Keep an eye on downy mildew in grapes

Editor’s note: This article is from the archives of the MSU Crop Advisory Team Alerts. Check the label of any pesticide referenced to ensure your use is included.

Recent rainy weather is conducive to downy mildew development in grapes. Downy mildew is caused by the oomycete (fungal-like) pathogen Plasmopara viticola and can attack all green parts of the vine, particularly the leaves. Young tissues are particularly susceptible to infection. Downy mildew can seriously damage leaves and clusters of susceptible cultivars. Leaf infections may lead to premature defoliation, which can reduce winter hardiness and sugar accumulation in the fruit in severe cases. Sometimes newly planted vines fall victim to this disease because people think that no sprays are necessary in the first year of establishment – heavy defoliation can set back vine growth and winter survival.

The first symptoms may be light green or yellow spots that may have a greasy appearance (oil spots). On older leaves, lesions are smaller and more angular as they are delimited by leaf veins. Infected shoot tips tend to be curled and have a shepherd’s crook appearance. Infected flower and fruit clusters may be covered with a downy white growth and later become necrotic. On leaves, sporulation usually occurs on the underside of the leaf. This is in contrast to powdery mildew, where sporulation mostly occurs on the upper surface.

Biology of the pathogen

The pathogen overwinters as thick-walled spores (oospores) in fallen infected leaves on the ground below the vine. As the leaves break down, the oospores are released into the soil where they can survive for a long time. Only oospores at or near the soil surface will germinate in the spring. Oospore germination is favored by moist soils and moderate temperatures (over 50°F), which were common in the past few months. Oospores develop a second spore type (sporangia), which are splashed by rain or carried by wind to young leaf and shoot tissues. Therefore initial infections are often found on the lower parts of the vine, unless the sporangia blow in from other vineyards, in which case lesions may be found in the upper canopy.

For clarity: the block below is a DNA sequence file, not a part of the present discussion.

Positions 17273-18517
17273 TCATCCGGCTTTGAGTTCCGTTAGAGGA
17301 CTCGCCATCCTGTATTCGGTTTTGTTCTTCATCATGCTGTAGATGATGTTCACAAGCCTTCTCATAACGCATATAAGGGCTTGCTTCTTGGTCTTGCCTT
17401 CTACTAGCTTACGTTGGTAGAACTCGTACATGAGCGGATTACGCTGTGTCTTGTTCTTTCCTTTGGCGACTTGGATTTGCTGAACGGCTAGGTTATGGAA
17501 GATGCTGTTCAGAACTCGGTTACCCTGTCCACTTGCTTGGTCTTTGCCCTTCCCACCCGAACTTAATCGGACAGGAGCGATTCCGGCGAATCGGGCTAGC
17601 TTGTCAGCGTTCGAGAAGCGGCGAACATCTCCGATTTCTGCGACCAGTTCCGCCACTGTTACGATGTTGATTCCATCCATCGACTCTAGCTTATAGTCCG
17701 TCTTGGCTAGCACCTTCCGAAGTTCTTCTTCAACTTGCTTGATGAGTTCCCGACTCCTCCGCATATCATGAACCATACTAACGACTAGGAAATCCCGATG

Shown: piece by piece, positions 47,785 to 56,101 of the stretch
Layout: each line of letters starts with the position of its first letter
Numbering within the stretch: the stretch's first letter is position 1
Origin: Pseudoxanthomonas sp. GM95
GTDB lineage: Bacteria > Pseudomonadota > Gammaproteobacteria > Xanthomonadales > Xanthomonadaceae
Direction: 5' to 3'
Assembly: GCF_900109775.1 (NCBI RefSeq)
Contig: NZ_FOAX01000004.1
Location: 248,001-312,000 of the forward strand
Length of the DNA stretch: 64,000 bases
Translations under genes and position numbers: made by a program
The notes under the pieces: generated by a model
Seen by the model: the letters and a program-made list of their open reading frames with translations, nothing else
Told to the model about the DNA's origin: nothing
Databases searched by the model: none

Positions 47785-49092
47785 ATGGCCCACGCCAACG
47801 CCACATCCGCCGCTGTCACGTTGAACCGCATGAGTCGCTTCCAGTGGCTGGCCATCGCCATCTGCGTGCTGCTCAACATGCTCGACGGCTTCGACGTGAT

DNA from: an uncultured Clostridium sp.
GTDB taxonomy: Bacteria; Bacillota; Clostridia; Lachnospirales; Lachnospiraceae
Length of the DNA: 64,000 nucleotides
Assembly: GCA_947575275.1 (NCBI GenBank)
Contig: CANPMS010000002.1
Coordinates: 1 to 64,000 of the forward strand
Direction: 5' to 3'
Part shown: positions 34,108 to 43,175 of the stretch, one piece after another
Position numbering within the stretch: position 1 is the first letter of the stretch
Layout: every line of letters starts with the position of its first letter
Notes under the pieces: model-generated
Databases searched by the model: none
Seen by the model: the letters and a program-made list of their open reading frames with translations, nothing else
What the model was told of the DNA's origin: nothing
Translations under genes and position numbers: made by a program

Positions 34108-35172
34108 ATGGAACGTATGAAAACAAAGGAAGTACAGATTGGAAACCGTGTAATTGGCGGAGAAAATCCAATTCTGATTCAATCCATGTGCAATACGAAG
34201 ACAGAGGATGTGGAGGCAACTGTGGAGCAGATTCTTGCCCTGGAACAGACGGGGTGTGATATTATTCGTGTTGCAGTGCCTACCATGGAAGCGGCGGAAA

The optimum temperature for germination of sporangia is 72°F-75ºF. The sporangia release multiple zoospores (swimming spores) which need a film of water to infect the plant tissue. Zoospores infect the plant exclusively through the stomates, so only plant structures with functional stomates are susceptible to infection. Berries become less susceptible as they mature, but the rachis remains susceptible for a long time. Under optimal conditions, the time from germination until penetration is less than 90 minutes. Lesions appear 5-17 days after infection. The fungus will sporulate through the stomates of infected tissues under humid conditions (95-100 percent RH) at night. The optimal temperature for sporulation is 65°F-72ºF.

Rain is the principal factor promoting epidemics. Temperature plays a less important role by retarding or accelerating the development of the disease. The most serious epidemics occur when a wet winter is followed by a wet spring and a warm summer with intermittent rainstorms every 8-15 days. Recent research in Europe has indicated that oospores may germinate over a fairly long period of time (from early spring until mid- or even late summer) and secondary cycles of sporangia production may be less important in disease development than previously thought. This may explain why disease prediction models for downy mildew have not worked as well as expected.

Dr. Schilder's work is funded in part by MSU's AgBioResearch.

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